Why is Lymphatic Massage necessary?
Cosmetic surgeries all produce swelling as it is part of the body’s normal healing process. Liposuction and tummy tucks can disrupt the natural pathways taken by the lymphatic system due to the surgery location. This can cause a build up of fluids (or swelling). Some patients experience lumpiness to the areas affected with liposuction, which is normal for most patients after surgery. The lumpiness is caused by trauma from the surgical instrument that is used under the skin to extract fatty tissue. The tunnels which are created by the surgical instrument can fill with fluid and left-over fat and become swollen. This fluid and left-over fat tends to begin to harden 1-3 weeks after surgery; however, Lymphatic Massage can help combat against this!
Lymphatic Massage moves the fluid by gently pushing back into the lymph passages. This treatment has been demonstrated to show positive results, even after just a couple of massage treatments! Most patients need 4 to 6 weeks worth of Lymphatic treatments to remove most of the excess fluid; however, most patients can expect relief even after the first treatment! Doctors will advise their patients that, without massage, there is a risk that the swelling and inflammation could turn into fibrosis, which is a permanent hardening of the area. Lymphatic Massage ensures you’ll achieve the best results possible from your procedure!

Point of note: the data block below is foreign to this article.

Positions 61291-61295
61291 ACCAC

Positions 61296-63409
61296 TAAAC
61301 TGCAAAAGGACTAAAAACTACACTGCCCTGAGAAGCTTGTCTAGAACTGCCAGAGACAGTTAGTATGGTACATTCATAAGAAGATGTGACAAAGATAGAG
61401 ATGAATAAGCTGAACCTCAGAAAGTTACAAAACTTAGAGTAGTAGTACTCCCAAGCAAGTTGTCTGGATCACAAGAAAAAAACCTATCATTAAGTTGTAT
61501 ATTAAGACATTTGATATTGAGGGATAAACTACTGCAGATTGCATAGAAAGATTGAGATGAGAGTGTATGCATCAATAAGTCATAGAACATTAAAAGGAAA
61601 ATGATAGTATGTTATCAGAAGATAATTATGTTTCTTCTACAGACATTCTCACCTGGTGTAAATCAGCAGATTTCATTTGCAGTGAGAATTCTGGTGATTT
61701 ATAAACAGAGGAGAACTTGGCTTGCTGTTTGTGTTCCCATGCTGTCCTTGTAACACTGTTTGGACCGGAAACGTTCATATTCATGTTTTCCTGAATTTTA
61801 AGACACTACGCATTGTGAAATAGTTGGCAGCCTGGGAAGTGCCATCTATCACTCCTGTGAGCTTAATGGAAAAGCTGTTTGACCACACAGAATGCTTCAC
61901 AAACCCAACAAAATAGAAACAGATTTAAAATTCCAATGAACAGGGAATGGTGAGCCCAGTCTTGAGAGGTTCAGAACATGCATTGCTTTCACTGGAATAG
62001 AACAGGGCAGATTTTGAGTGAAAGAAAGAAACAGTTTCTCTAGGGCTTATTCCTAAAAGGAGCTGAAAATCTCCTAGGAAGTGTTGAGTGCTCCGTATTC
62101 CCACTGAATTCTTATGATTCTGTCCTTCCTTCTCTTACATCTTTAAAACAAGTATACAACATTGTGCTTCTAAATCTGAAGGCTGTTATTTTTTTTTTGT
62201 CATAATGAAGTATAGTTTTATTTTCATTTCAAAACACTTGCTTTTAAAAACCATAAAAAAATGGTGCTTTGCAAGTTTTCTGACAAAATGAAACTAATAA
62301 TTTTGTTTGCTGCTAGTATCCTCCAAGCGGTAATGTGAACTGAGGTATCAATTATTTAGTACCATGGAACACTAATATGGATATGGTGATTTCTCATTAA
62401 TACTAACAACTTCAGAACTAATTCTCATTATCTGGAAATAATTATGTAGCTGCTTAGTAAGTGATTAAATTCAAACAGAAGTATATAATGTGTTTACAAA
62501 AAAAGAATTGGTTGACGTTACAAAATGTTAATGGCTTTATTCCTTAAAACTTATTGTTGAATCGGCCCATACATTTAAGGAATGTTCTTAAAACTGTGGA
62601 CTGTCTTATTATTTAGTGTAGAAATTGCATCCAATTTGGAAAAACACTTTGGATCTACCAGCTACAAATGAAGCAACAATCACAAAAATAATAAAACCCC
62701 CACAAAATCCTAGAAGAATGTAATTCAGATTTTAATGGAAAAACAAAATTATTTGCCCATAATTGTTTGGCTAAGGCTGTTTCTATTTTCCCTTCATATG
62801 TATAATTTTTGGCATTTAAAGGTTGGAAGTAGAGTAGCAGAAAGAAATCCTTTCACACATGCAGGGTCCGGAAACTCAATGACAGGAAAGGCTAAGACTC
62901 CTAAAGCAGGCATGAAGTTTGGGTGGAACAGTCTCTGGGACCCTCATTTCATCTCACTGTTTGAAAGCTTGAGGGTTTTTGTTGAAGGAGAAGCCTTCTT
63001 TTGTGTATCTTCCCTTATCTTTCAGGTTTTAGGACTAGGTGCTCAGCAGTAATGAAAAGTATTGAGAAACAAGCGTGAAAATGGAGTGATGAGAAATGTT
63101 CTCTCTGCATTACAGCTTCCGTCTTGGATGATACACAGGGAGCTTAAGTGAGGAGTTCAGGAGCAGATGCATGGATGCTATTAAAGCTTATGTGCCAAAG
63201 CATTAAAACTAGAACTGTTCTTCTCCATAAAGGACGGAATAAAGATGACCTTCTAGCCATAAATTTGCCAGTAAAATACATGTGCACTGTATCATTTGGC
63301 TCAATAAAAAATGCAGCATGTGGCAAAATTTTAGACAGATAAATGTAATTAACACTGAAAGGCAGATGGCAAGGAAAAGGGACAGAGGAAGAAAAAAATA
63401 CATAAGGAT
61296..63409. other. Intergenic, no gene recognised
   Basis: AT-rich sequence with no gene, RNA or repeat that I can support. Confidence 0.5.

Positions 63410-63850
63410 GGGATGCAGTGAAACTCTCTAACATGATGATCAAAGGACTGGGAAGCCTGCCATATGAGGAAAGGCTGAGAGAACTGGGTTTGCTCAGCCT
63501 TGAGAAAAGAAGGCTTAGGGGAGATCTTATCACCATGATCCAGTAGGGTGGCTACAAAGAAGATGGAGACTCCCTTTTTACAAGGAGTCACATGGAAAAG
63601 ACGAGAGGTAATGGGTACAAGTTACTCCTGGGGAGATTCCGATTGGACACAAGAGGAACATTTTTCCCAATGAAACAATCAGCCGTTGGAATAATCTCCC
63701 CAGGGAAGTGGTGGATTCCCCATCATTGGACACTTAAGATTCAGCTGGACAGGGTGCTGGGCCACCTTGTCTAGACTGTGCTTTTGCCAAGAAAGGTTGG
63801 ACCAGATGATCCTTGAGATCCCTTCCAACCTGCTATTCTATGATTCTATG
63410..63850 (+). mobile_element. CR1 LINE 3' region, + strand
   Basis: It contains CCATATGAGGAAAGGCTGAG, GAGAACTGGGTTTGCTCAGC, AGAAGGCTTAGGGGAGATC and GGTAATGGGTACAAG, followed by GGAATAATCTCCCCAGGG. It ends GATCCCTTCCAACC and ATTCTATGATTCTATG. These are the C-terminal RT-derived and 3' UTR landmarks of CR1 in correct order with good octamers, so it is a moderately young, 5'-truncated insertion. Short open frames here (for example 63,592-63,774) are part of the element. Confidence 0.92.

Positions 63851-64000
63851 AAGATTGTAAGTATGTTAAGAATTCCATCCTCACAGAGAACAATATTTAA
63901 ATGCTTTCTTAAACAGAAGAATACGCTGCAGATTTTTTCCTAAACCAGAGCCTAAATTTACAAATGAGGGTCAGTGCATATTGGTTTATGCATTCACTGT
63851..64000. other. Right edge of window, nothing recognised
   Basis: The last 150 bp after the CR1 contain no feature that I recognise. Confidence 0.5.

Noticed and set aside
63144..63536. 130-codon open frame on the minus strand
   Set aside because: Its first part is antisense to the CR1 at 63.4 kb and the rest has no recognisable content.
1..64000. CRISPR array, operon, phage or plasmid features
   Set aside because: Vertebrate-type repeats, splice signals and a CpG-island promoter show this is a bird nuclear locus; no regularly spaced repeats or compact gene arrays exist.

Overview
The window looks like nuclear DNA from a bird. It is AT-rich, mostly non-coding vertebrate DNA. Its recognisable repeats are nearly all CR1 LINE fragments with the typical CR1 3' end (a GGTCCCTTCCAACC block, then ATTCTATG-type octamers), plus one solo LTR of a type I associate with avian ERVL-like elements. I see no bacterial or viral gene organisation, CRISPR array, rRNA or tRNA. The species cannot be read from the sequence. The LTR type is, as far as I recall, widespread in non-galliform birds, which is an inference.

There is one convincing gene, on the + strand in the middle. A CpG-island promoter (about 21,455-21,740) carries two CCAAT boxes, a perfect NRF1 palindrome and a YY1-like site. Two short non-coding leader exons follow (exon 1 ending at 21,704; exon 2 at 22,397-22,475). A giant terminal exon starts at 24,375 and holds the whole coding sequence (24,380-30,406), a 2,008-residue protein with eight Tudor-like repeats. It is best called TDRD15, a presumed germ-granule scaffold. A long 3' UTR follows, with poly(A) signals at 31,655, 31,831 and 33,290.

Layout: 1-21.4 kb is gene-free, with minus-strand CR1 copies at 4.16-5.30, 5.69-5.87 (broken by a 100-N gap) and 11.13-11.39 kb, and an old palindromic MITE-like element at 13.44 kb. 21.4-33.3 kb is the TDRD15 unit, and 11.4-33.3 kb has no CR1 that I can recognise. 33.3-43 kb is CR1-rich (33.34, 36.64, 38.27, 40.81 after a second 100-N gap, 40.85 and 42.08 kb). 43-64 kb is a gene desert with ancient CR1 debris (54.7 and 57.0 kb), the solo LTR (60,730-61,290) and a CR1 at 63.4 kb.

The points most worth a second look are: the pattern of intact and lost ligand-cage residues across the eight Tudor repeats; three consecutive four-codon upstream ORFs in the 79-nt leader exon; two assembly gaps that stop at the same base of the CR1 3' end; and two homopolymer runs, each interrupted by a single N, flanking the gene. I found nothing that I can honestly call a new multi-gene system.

What is Lymphatic Massage, and how soon/often should I get it?
Lymphatic Massage is a specialized massage technique that is recommended by plastic surgeons, after liposuction, to accelerate the recuperation period. Every patient is different, but most doctors advise their patients to begin their Lymphatic Massage treatment the 4th or 5th day after surgery to obtain the best, and fastest, results. A one hour Lymphatic Massage is recommended once or twice weekly during the first month of recovery. After the first month, half hour Lymphatic Massages once weekly are often sufficient. The science behind why this massage works is fairly simple. Stroking the areas of the body that process the lymph fluid, and the lymph nodes, causes the fluid to drain. Below is a link to a video example of some Lymphatic Massage techniques:
***Lymphatic Massage is NOT Lymphatic Drainage. We do not drain any fluids nor touch any incision site. We simply massage the excess fluid back towards the lymph nodes; therefore, helping the fluid to circulate through the lymphatic system and reduce build-up and swelling.